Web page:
New hope for critically endangered turtles

New hope for critically endangered turtles

#Conservation, #Recovery Programs, #Taronga Zoo Sydney

Posted on 26th October 2016 by Media Relations

Bellinger River Snapping Turtles have been observed mating in their new home at Taronga Zoo, giving hope to researchers working to save the critically endangered species from extinction.


A group of 16 turtles has been relocated to Taronga to establish a breeding program for the species, after a newly discovered disease wiped out up to 90% of the local population on the NSW mid-north coast last year.



“There are very few mature turtles remaining in the wild, so this group at Taronga has a vital role to play in rebuilding the population,” said Keeper, Adam Skidmore.



“We’re optimistic that we can establish a successful breeding group here to ultimately raise and release hatchlings back into the Bellinger River. The turtles are settling in well and we’ve started to see mating between pairs as the weather gets warmer.”



Taronga veterinarians will conduct ultrasounds on the turtles later this month to determine if any females are carrying eggs.



The Bellinger River Snapping Turtle is a unique species found along the Bellinger River catchment system. The small population of 1200-4000 turtles was dealt a devastating blow in early 2015 when hundreds of turtles were found dying from a newly discovered disease that caused severe internal organ damage and blindness.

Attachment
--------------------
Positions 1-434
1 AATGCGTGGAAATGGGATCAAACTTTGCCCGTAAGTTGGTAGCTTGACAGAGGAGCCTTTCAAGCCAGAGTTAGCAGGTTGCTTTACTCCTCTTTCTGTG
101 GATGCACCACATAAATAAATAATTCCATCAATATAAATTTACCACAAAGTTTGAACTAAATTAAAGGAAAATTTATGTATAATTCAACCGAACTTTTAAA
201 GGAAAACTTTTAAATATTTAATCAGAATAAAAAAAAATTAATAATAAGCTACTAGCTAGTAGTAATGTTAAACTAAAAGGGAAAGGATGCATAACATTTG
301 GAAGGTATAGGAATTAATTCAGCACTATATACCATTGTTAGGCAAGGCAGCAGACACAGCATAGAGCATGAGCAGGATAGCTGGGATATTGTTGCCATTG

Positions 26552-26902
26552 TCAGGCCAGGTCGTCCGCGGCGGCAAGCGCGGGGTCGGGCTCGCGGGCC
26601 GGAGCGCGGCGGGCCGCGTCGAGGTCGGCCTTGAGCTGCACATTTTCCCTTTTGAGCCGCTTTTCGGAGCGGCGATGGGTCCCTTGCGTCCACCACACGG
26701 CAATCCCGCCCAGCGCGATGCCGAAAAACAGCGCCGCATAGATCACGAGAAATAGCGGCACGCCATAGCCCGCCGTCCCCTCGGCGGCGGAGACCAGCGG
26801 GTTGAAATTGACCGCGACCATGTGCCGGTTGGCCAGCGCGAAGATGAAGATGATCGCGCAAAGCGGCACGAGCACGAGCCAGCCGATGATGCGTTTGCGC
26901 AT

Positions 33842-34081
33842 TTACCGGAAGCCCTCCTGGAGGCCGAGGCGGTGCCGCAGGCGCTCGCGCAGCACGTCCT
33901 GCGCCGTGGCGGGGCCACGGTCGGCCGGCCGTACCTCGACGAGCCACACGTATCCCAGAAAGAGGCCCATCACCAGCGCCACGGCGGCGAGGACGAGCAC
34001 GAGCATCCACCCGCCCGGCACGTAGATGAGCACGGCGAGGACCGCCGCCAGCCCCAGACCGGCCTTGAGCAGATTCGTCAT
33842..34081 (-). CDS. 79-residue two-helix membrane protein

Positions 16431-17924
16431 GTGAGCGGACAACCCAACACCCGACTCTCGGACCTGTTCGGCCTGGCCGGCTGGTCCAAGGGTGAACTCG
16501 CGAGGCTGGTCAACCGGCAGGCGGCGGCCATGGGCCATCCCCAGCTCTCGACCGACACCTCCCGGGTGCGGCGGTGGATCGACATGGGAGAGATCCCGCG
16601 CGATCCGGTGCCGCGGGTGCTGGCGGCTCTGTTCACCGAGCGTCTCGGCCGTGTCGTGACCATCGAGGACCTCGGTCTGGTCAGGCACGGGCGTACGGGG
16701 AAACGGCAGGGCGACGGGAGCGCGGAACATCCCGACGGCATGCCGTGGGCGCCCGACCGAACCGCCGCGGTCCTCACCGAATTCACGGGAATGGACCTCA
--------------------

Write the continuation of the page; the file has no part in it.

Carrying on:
An emergency response team from Taronga and the NSW Office of Environment and Heritage was formed to investigate the event and coordinate the rescue of a group of healthy turtles to establish an insurance population.



The 16 turtles were placed in quarantine at Western Sydney University before moving to a purpose-built quarantine facility at Taronga in April. The turtles have been screened for the disease on multiple occasions since, with all results coming back negative.



Meanwhile researchers continue to investigate the factors leading up to the mortality event in an effort to better understand its exact nature and cause.



“It’s clear the turtles had not been exposed to this particular pathogen before. For a disease to wipe out 90% of the population, it had to be something entirely new to the species,” said the lead researcher, Dr Karrie Rose from the Australian Registry of Wildlife Health.



Researchers continue to monitor the remaining turtles and other wildlife in the Bellinger River catchment system.



“This species is completely conservation dependant. There could be as few as 200 individuals remaining in the wild, so they really need our help,” said Dr Rose.